- Margaret Atwood was interviewed for the Center for the Science and Imagination.
- The author of the Maddaddam trilogy speculates on climate change and the future.
- The dispute about whether what she writes is science fiction or not persists.
- She regards the term ‘climate change’ as limiting, preferring ‘everything change’.
I think calling it climate change is rather limiting. I would rather call it the everything change because when people think climate change, they think maybe it’s going to rain more or something like that. It’s much more extensive a change than that because when you change patterns of where it rains and how much and where it doesn’t rain, you’re also affecting just about everything.
So said Margaret Atwood to Ed Finn, director of Arizona State University’s Center for the Science and Imagination. It was part of an interview that is reproduced in full in Slate, though some of her shinier pearls of wisdom were assembled into a video montage:
Bestriding the genresAtwood has pulled off the rare trick of being a luminary in both the literary and science fiction fields. Her first novel, The Edible Woman (1969), told the story of a middle class Canadian woman’s dysfunctions and machinations, a theme she returned to in many subsequent novels such as Cat’s Eye (1988) and The Robber Bride (1993). In The Handmaid’s Tale (1985), she projected the theme into the future state of Gilead, in which women are chattels of men. She merged the genres in the Booker Prize winning The Blind Assassin (2000), which used science fiction short stories both as a homage to 1940s pulp writers and as an allegory for a story of one of them.
The Handmaid’s Tale is often cited as a seminal work of feminist science fiction, though she’s always preferred the term ‘speculative fiction’. She moved even further into the realms of science fiction with the Maddaddam trilogy of Oryx and Crake (2003), Year of the Flood (2009) and Maddaddam (2013), which combine a dystopian and a post-apocalyptic future. She gave us a frighteningly plausible vision of the near future in which climate change and wealth inequalities divide Americans between gated communities and slums until a genetic engineer decided enough is enough and unleashes the ‘flood’ in the form of a particularly virulent plague.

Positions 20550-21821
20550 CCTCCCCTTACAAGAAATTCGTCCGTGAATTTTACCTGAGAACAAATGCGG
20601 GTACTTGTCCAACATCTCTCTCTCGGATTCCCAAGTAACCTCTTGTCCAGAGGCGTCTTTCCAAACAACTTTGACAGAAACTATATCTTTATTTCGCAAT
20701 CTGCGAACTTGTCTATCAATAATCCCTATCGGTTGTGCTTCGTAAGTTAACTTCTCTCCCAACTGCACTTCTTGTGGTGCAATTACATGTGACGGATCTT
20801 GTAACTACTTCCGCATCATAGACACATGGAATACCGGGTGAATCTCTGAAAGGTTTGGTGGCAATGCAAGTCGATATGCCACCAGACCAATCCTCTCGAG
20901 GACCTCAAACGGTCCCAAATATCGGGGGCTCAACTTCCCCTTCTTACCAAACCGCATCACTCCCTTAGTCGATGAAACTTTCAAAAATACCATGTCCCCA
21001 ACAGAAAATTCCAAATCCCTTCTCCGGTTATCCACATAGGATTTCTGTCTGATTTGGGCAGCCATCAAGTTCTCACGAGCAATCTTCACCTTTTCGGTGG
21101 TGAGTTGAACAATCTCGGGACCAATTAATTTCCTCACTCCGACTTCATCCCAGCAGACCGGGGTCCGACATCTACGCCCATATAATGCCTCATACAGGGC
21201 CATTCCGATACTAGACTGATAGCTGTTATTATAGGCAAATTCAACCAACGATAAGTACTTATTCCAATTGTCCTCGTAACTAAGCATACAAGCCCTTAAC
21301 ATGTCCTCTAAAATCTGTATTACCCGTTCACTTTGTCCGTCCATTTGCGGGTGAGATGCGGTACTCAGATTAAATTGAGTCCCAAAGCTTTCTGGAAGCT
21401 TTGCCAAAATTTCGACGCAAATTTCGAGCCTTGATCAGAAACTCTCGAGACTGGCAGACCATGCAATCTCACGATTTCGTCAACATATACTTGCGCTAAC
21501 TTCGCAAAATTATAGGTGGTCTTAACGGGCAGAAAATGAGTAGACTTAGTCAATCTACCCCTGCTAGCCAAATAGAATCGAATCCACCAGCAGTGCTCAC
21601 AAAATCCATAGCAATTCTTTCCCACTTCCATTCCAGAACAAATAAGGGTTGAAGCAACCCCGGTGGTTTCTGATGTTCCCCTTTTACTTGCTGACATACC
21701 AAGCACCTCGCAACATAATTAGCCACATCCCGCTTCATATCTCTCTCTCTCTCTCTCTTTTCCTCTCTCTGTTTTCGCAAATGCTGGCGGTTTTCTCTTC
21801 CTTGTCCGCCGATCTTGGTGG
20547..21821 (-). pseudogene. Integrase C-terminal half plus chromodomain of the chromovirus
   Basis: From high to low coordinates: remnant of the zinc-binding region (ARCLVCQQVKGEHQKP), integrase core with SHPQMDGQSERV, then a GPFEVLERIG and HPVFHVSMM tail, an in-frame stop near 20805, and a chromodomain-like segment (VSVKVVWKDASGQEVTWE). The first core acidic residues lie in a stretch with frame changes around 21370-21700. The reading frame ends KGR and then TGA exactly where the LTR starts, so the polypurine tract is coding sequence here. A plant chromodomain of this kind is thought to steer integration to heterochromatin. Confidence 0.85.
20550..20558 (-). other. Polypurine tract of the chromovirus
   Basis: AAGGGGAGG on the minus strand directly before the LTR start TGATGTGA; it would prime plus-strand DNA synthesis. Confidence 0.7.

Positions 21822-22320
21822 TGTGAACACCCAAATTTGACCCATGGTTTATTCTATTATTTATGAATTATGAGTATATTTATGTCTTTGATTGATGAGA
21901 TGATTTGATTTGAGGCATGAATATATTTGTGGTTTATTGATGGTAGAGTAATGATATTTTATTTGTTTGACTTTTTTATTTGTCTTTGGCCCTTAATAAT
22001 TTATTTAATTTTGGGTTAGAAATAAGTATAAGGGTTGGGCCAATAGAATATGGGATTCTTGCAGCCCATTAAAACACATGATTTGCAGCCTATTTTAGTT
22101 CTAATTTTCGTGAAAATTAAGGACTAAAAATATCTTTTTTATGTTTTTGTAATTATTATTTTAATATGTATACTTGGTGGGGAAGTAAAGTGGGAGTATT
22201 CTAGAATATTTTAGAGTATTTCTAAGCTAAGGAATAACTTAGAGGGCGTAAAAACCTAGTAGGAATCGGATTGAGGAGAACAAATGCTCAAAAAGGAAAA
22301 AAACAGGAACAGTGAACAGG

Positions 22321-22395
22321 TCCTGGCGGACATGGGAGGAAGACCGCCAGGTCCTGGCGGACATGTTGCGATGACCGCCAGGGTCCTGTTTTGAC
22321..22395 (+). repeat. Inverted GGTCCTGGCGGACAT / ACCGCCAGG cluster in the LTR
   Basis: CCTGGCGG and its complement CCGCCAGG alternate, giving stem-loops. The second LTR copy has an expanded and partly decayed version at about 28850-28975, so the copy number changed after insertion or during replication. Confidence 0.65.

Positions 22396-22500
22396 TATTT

When is science fiction not science fiction?
Many readers, who allowed their idea of science fiction to be defined by Hollywood, still look perplexed by the suggestion that The Handmaid’s Tale and the Maddaddam trilogy are in fact science fiction. Atwood herself prefers the term ‘speculative fiction’, a distinction that Ursula K Le Guin rather mischievously objected to in an otherwise very favourable review of Year of the Flood. Gentle as Le Guin’s words were, she was clearly accusing Atwood of being disingenuous:She says that everything that happens in her novels is possible and may even have already happened, so they can’t be science fiction, which is “fiction in which things happen that are not possible today”. This arbitrarily restrictive definition seems designed to protect her novels from being relegated to a genre still shunned by hidebound readers, reviewers and prize-awarders. She doesn’t want the literary bigots to shove her into the literary ghetto. Who can blame her?
Those of us who enjoy science fiction have no difficulty in recognising the ‘literary bigots’ Le Guin refers to. Le Guin has been an unashamed leader in the realms of science fiction and fantasy for years, and often speaks out against the perception that her chosen genres are inferior literature. She presumably wanted Atwood to strike a blow for the genres by informing the ‘literary bigots’ who admire The Handmaid’s Tale that they are in fact admiring science fiction.
In a 2011 interview with Mariella Frostrup on BBC Radio 4’s Open Book, Atwood described her subsequent conversation with Le Guin: